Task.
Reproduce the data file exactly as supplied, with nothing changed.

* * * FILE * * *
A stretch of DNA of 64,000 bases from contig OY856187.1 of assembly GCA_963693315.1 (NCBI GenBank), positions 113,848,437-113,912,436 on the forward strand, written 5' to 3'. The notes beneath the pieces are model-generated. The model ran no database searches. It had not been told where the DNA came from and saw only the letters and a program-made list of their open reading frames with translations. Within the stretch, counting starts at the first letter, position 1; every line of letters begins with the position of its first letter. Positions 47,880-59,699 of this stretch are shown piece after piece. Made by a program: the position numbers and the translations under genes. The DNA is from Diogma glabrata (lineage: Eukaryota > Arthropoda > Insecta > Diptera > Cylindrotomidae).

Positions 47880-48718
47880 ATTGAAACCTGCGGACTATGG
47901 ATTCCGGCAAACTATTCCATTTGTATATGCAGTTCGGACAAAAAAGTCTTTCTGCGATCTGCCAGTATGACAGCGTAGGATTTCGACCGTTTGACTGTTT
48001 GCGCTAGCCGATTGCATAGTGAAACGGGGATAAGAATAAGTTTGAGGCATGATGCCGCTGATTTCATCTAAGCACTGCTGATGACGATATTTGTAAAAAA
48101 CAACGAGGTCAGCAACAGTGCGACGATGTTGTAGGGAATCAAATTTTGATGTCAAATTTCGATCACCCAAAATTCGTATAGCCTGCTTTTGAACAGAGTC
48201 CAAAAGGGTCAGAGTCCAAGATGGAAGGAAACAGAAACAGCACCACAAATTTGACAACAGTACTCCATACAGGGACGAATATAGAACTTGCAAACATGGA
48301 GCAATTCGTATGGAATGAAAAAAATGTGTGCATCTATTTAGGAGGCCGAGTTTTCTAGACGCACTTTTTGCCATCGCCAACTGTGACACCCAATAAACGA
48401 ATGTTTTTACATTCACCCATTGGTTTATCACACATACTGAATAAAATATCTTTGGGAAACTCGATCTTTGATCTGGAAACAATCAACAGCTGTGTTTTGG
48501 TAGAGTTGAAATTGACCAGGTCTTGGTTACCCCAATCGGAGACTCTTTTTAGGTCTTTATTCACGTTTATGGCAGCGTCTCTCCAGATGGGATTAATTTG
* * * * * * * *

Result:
A stretch of DNA of 64,000 bases from contig OY856187.1 of assembly GCA_963693315.1 (NCBI GenBank), positions 113,848,437-113,912,436 on the forward strand, written 5' to 3'. The notes beneath the pieces are model-generated. The model ran no database searches. It had not been told where the DNA came from and saw only the letters and a program-made list of their open reading frames with translations. Within the stretch, counting starts at the first letter, position 1; every line of letters begins with the position of its first letter. Positions 47,880-59,699 of this stretch are shown piece after piece. Made by a program: the position numbers and the translations under genes. The DNA is from Diogma glabrata (lineage: Eukaryota > Arthropoda > Insecta > Diptera > Cylindrotomidae).

Positions 47880-48718
47880 ATTGAAACCTGCGGACTATGG
47901 ATTCCGGCAAACTATTCCATTTGTATATGCAGTTCGGACAAAAAAGTCTTTCTGCGATCTGCCAGTATGACAGCGTAGGATTTCGACCGTTTGACTGTTT
48001 GCGCTAGCCGATTGCATAGTGAAACGGGGATAAGAATAAGTTTGAGGCATGATGCCGCTGATTTCATCTAAGCACTGCTGATGACGATATTTGTAAAAAA
48101 CAACGAGGTCAGCAACAGTGCGACGATGTTGTAGGGAATCAAATTTTGATGTCAAATTTCGATCACCCAAAATTCGTATAGCCTGCTTTTGAACAGAGTC
48201 CAAAAGGGTCAGAGTCCAAGATGGAAGGAAACAGAAACAGCACCACAAATTTGACAACAGTACTCCATACAGGGACGAATATAGAACTTGCAAACATGGA
48301 GCAATTCGTATGGAATGAAAAAAATGTGTGCATCTATTTAGGAGGCCGAGTTTTCTAGACGCACTTTTTGCCATCGCCAACTGTGACACCCAATAAACGA
48401 ATGTTTTTACATTCACCCATTGGTTTATCACACATACTGAATAAAATATCTTTGGGAAACTCGATCTTTGATCTGGAAACAATCAACAGCTGTGTTTTGG
48501 TAGAGTTGAAATTGACCAGGTCTTGGTTACCCCAATCGGAGACTCTTTTTAGGTCTTTATTCACGTTTATGGCAGCGTCTCTCCAGATGGGATTAATTTG